Young Age as a Predictor of Poor Road Safety Practices of Commercial Motorcyclists in Oyo State, Nigeria

2015-06-24T18:31:32Z (GMT) by Adesola O. Olumide Eme T. Owoaje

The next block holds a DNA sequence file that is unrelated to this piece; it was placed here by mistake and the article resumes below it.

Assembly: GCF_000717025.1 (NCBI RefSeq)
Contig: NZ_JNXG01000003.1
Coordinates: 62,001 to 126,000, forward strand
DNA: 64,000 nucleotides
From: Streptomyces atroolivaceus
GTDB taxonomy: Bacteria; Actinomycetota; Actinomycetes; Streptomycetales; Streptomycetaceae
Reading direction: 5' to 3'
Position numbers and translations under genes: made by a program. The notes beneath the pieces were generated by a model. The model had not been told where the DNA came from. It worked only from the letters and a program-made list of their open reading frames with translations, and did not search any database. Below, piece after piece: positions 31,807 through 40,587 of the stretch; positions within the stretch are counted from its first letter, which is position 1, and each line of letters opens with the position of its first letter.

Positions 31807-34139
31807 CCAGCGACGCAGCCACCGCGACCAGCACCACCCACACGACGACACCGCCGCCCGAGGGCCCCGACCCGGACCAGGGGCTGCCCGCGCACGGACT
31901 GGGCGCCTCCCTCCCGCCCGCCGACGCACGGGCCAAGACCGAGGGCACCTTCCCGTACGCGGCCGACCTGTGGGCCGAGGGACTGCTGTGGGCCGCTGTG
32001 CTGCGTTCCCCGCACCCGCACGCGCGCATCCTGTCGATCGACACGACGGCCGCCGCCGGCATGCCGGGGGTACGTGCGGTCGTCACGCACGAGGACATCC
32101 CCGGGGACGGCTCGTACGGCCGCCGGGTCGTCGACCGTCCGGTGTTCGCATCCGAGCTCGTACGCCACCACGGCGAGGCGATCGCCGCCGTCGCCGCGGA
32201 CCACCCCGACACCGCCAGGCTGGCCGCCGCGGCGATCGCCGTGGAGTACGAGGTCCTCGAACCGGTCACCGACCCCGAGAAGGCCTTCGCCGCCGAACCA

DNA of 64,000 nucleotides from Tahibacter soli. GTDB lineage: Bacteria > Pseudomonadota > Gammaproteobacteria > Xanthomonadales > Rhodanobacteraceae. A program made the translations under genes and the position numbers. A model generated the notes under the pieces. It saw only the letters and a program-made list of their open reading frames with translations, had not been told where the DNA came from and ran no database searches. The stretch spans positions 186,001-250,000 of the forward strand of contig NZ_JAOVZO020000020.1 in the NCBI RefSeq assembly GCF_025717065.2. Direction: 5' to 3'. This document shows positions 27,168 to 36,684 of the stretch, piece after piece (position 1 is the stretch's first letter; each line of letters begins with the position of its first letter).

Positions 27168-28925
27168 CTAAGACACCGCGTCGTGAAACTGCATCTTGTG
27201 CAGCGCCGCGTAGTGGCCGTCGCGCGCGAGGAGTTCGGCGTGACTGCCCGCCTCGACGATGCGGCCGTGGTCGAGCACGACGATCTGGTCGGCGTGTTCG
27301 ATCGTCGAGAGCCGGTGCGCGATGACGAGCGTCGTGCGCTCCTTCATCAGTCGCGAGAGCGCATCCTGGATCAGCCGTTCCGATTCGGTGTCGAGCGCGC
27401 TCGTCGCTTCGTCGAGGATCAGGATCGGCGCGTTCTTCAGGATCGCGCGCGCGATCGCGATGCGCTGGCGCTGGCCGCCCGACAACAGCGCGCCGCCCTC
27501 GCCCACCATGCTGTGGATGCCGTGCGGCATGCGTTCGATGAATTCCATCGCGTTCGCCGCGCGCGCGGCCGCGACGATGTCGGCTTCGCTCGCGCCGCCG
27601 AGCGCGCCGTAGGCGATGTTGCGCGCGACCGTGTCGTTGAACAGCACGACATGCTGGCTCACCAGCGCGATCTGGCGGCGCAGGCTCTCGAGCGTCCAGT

<p><b>Objective:</b> This study examined the association between young age and poor road safety practices of commercial motorcyclists in Oyo state, Nigeria.</p> <p><b>Methods:</b> A cross-sectional study of 371 commercial motorcyclists selected via a multistage sampling technique was conducted. Information on sociodemographic characteristics and road safety practices (possession of a valid license, helmet use, number of passengers carried per trip, and compliance with 10 selected traffic signs) was obtained with the aid of an interviewer-administered questionnaire. Individual road safety practice items were scored and a total score was obtained giving minimum and maximum obtainable scores of 0 and 35. Respondents with scores ≤ 17.5 (i.e., less than or equal to half of the maximum obtainable score of 35) were categorized as having poor road safety practices. Descriptive statistics, chi-square, and multiple logistic regression tests were conducted. Selected sociodemographic and occupation-related factors were controlled for in the logistic regression analysis.</p> <p><b>Results:</b> All respondents were male, 80.1% had been riding for commercial purposes for less than 5 years, and 73.0% had other jobs in addition to commercial riding. Road safety practices were generally poor; that is, 84.4% of commercial riders were categorized as having poor road safety practices. Almost all (98.6%) respondents aged < 25 years compared to 84.3% of those aged 25 to <35 years and 76.8% of those ≥35 years had poor road safety practices. This difference was statistically significant. Following logistic regression, younger age (<25 years) remained predictive of poor road safety practices. Motorcyclists aged < 25 years had about 16 times higher odds of having poor road safety practices compared to those aged 35 years and more (odds ratio = 15.72, 95% confidence interval, 1.82–135.91).</p> <p><b>Conclusion:</b> Most studies conduct only bivariate analysis to test the association between age and road practices of commercial motorcyclists; however, we investigated the influence of potential confounding variables using multivariate analysis. Our findings confirmed young age as a predictor of poor road safety practices among our sample of commercial motorcyclists and emphasizes the need for road safety programs to target this category of riders. The current minimum age for obtaining a rider's license in Nigeria is 18 years; our findings suggest that it might be beneficial to increase the age at which riders in our study area can obtain a commercial rider's license to above 25 years.</p>